Genes or Jeans, the spelling didn’t matter.
It didn’t matter to my teenage-addled mind that denim had first found its use owing to its durability, for wearing a pair of jeans and tee represented everything that we were — cool and rebellious. Those were times when owning a pair of Levi’s, the last word in jeans, placed you high on the ‘cool’ ladder.
And then the fashion scale tipped from blue to its black counterpart.
It had taken a lot of coaxing, reminders, good grades and a conscious attempt to keep away from anything that spelt trouble to get my first pair of blue jeans; so, getting a black one was wishful thinking. Not one to give up, I dared to try, only to be caught in a tangled web of scrutiny about everything other than my request.
It was about then that a job opportunity got my cousin, who owned the most-coveted pair of black Levi’s, to move into our home. Paulo Coelho in The Alchemist explains that when you want something, all the universe conspires into helping you to achieve it.
For me, what the universe didn’t, Mother’s culinary magic did. The cousin outgrew the handsome pair of black jeans. Months later, I found it among the discarded clothes to be given to the scrap dealer in exchange for steel utensils. The one piece of discarded clothing that guaranteed Mother’s dream steel utensil did a sudden disappearing act, for it had another dream to fulfil.
Over the days that followed, every solitary moment was a secret mission, every stitch was a fashion statement that was being altered to fit a perfect dream. My handiwork would have done what the school art project, the shawl, didn’t, and would have convinced my art teacher that application of the art curriculum was better than projects that were forced on us. When the dream materialised, it was a little too perfect to fit, but with a little bit of time and effort I managed.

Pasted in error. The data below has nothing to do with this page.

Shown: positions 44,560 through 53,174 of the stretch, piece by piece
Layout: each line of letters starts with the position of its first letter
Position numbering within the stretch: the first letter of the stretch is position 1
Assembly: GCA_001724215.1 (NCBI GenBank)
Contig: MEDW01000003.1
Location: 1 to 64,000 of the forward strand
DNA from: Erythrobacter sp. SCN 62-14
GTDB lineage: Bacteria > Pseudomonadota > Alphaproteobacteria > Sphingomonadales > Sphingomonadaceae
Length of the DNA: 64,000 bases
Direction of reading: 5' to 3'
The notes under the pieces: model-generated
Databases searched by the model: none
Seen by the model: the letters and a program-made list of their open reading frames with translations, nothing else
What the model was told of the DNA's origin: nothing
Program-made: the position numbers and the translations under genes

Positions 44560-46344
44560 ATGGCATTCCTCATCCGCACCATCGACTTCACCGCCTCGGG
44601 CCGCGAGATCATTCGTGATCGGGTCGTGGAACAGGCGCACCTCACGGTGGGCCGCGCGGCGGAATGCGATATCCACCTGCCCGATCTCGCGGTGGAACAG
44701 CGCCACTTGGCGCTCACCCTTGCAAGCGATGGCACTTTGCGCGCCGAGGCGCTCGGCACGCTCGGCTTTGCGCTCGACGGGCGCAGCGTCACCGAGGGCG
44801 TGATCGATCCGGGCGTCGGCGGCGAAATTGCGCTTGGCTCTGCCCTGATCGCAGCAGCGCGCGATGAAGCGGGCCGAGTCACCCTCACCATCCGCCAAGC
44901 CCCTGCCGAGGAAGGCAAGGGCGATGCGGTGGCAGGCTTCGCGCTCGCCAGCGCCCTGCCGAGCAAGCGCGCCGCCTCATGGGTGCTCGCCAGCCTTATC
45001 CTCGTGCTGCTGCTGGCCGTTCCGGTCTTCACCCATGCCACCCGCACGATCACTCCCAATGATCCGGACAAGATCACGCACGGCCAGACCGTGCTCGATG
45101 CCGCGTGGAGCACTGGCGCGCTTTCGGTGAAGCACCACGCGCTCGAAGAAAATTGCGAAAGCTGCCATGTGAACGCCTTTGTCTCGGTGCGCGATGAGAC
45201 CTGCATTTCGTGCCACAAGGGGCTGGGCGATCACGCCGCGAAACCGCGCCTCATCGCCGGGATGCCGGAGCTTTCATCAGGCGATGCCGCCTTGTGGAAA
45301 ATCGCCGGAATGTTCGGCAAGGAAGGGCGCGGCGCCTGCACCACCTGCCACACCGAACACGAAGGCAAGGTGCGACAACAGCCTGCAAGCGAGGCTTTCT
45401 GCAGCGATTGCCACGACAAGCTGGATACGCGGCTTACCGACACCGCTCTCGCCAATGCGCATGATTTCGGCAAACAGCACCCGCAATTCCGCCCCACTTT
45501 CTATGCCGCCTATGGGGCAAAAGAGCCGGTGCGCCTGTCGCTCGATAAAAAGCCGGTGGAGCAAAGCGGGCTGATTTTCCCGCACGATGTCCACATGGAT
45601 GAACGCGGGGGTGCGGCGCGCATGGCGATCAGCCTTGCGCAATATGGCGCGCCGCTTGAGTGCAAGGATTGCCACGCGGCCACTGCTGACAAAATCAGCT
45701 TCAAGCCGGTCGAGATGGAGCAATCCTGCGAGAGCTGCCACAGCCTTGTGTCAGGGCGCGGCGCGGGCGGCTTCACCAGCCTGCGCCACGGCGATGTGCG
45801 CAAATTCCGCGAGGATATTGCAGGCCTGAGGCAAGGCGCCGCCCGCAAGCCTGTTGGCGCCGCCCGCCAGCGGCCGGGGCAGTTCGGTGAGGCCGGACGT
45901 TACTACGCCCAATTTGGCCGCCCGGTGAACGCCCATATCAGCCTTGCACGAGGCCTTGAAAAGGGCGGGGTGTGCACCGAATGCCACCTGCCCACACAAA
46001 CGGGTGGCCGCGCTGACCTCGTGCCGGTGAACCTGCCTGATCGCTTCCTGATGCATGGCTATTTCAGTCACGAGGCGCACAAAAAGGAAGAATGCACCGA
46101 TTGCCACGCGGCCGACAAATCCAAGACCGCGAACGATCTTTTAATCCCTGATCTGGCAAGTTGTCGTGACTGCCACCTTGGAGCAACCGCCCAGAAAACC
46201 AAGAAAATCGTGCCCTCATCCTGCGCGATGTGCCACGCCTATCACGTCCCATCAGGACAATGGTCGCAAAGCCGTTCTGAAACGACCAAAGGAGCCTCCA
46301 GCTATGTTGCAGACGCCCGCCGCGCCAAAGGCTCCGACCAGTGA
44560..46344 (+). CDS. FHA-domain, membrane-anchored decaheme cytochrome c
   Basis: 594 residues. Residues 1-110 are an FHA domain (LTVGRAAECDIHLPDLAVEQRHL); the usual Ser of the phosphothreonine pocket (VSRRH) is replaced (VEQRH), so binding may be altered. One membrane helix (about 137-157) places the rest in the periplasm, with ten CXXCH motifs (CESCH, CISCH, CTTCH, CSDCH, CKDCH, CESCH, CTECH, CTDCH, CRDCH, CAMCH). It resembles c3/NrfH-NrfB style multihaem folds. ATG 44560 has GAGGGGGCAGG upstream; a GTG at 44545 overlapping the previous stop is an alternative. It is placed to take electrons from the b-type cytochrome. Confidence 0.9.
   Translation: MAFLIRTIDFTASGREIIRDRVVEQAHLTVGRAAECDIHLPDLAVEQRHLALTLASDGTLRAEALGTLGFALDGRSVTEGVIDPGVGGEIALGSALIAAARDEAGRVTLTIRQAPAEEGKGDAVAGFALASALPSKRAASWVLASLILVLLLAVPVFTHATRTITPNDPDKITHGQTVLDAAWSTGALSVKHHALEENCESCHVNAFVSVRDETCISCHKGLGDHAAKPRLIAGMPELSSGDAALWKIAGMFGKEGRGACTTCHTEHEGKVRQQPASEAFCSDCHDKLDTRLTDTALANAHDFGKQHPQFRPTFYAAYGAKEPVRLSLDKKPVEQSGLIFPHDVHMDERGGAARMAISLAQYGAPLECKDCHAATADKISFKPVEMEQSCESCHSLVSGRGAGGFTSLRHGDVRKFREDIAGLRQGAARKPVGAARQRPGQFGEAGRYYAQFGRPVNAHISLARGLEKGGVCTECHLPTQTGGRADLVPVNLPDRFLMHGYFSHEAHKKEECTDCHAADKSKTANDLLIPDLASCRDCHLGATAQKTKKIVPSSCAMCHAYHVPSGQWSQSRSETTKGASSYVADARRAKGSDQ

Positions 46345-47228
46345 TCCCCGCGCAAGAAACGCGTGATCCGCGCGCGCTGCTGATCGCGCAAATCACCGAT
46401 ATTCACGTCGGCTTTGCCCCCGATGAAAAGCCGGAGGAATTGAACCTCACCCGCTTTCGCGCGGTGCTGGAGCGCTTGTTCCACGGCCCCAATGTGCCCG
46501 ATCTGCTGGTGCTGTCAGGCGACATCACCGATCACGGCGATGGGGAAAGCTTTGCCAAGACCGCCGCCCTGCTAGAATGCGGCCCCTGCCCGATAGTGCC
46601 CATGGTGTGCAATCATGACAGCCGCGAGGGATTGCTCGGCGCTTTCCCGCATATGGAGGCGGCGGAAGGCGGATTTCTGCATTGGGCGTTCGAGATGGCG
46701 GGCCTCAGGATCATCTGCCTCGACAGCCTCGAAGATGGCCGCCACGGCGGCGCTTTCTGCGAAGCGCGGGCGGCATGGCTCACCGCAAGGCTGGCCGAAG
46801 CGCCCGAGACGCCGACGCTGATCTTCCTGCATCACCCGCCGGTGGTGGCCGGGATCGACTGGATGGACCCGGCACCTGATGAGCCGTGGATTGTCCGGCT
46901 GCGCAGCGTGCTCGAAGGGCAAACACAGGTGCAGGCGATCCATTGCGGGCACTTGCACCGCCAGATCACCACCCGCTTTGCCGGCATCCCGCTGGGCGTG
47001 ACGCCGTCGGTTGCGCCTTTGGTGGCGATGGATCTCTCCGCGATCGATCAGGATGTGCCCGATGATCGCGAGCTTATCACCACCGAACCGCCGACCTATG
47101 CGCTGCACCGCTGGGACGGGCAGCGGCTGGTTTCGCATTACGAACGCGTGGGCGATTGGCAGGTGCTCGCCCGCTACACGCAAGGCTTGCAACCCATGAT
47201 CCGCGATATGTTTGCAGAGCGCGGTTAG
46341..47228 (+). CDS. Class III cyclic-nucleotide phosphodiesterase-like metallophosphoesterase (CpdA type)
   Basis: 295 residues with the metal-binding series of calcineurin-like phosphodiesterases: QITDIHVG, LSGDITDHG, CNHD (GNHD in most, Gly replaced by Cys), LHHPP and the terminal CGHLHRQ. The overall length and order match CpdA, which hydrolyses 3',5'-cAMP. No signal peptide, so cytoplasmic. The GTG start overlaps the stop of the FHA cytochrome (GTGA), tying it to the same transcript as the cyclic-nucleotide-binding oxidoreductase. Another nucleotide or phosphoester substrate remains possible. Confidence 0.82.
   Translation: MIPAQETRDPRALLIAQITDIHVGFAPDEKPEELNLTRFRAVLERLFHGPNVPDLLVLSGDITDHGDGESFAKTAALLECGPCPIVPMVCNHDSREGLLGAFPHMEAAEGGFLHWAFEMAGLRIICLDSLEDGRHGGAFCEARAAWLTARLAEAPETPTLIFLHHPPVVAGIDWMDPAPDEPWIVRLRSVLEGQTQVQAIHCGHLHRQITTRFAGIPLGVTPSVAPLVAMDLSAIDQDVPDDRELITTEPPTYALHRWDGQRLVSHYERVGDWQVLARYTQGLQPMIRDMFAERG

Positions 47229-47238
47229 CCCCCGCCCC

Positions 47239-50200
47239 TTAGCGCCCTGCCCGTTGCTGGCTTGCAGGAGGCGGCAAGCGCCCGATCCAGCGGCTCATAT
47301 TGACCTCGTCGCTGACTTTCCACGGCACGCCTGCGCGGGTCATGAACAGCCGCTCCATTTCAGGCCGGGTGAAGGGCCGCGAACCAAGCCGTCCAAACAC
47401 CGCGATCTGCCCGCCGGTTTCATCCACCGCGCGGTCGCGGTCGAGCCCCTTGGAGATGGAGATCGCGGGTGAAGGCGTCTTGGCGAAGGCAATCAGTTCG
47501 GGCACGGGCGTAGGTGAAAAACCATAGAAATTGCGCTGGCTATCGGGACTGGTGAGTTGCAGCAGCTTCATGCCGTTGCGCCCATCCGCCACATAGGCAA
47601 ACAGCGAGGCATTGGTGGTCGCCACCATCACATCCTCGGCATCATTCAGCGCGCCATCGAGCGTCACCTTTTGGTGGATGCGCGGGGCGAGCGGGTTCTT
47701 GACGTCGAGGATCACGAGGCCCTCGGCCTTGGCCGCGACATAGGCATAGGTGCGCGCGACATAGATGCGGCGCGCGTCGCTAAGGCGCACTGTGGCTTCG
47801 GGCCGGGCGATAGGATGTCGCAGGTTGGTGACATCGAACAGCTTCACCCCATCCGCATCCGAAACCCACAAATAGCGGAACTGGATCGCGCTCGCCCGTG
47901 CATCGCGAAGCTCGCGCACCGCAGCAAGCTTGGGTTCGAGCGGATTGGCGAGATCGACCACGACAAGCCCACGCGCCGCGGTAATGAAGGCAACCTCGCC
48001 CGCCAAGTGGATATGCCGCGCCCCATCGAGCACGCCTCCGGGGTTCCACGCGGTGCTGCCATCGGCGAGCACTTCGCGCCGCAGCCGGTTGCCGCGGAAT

A dream project that was tailored to perfection for me was nothing short of rebellion in my parents’ eyes. If they appreciated my persistence or artistic abilities, I never got to hear it. Instead, I was given a piece of their mind, but the pair of black Levi’s was officially mine and mostly the one piece of clothing that everyone remembered me in until my next dream project took form.
It takes becoming a parent to accept, understand and appreciate what it must have been for our parents to raise us from crying babies to tantrum-throwing toddlers and then rebellious teenagers.
On a recent day, when I found the pair of socks still in its original packing, the colourful pattern reminding me of those beautiful moments spent with the friend who gifted it, I was happy to show it to my children and paint the morning with lovely colours of the past. The pair of socks inside its packing went back to where I found it and we all went back to pick up the day from where we had left.
The following day, Little Princess first insisted on wishing to see my gift once again and then requested if she could take a careful look at the patterns for a bit. By the end of the day, my friend’s beautiful gift had been transformed into sock puppets complete with earring studs for eyes and a big smile drawn with a felt pen.
The artist had given her final touches with kitchen scissors that snipped the elastic off. She had thoughtfully made two puppets — one for her and the other was sweetly presented to me.
Today, as I look at two identical puppets smiling at me — now holding a beautiful memory and the touch of a persistent artist’s hand, I wonder if it is the fault in my genes or just Karma.
Pranitha Menon is a freelance writer based in Dubai. Twitter: @MenonPranitha